How to Prepare a Direct Mail Brochure that Sells

ADM | American Database Marketing, Inc.


How to Prepare a Direct Mail Brochure that Sells

The basic elements of most direct mail packages consist of an outer envelope, a letter, a brochure, a postage-paid reply card or envelope, and the mailing list. (The mailing list is the key to your success. A good mailing package can only get a high response if it goes to the right audience.)

Additional pieces are sometimes included, such as enclosures highlighting a special discount or free premium, or a personal message from the owner of the company.

Each element of the direct mail package has its own job to do. The outer envelope's job is to get the package opened. The letter explains the offer in detail, describing the specific benefits the buyer will gain, and ends by asking for the order. The reply card clearly spells out the offer and makes it easy to respond.

The purpose of the direct mail brochure is to restate the offer made in the letter, but more graphically. Where the letter tells, the brochure shows. Prospects who are interested will want to see what the product looks like, what it does and how it works.

The brochure and the letter are the most important parts of the mailing. They work together to get across memorably the product's benefits and features, the letter explaining with persuasive words and the brochure showing with vivid, stimulating graphics.

Most if not all benefits and features should be mentioned in both letter and brochure. As in all sales efforts, repeating your story in a different way can increase response.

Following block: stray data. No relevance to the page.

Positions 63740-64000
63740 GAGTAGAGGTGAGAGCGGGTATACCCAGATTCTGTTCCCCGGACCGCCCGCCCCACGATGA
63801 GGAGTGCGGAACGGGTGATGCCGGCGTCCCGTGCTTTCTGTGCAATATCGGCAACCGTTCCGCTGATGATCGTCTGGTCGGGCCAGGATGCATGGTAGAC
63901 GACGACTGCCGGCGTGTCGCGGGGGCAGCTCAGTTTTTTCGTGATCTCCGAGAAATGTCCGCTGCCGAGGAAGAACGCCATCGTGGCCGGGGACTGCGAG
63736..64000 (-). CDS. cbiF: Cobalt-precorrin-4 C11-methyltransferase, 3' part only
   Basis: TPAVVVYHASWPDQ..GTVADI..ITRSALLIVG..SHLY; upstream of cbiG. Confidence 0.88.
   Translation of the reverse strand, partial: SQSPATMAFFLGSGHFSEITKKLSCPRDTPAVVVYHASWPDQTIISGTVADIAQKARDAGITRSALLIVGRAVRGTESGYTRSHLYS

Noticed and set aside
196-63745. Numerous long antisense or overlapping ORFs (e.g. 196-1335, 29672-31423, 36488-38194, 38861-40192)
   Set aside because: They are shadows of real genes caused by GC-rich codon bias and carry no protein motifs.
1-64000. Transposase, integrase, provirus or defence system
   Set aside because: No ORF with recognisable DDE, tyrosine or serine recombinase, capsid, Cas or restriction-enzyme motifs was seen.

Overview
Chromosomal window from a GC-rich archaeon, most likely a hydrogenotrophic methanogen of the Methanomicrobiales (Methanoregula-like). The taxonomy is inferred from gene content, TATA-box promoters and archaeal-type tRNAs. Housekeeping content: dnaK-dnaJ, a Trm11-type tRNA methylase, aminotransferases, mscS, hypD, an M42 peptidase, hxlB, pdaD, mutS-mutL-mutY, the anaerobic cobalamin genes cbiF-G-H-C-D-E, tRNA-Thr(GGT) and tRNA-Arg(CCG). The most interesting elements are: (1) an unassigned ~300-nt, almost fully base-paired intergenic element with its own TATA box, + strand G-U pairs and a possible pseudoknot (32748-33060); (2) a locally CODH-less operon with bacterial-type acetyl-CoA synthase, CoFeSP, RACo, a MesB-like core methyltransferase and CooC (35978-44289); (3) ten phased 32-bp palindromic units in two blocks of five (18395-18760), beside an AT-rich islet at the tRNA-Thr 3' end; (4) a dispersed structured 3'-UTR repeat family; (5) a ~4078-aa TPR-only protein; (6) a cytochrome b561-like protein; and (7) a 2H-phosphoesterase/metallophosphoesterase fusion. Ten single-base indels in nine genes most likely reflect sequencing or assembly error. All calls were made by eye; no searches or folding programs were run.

There is no strict formula for preparing brochures. They are produced in many shapes, sizes numbers of panels and colors.

Many mailers have found that the more enclosures they include, the better the response. However, all enclosures should have a logical connection to the primary offer. Otherwise, they could distract the potential buyer.

The brochure shows the product and its benefits

The emphasis in a direct mail brochure is on strong visual impact. Headlines and sub-headlines should get the product's benefits across instantly, so that, even if a reader skips over the text copy, he still understands clearly what he will get from the product. Therefore, headlines should be placed according to their importance to the prospect and be logically organized to lead the reader like a road map.

Graphics should be clear and understandable and memorable. The reader's attention should instantly focus on the main point, which can be a headline, a photo, or even a combination of the two The reader's eye should then be directed to the second-most important element.

Wherever possible, demonstrate the product's benefits and features. Show a person using the product. In a way, the direct mail letter takes the place of a salesman's verbal "pitch" while the brochure represents the salesman's demonstration of the product. Both should end by summarizing the offer and the key benefits, and asking for a response.

Include benefits everywhere

Above all, stress first, last and always, the product's benefits to the buyer. Think through the reasons, in priority order, why a buyer would want your product. A reader who is considering the offer is constantly trying to judge whether the product's price is worth the benefits he will reap, so pile on the benefits. In fact, the benefits are the only reason he is reading at all.

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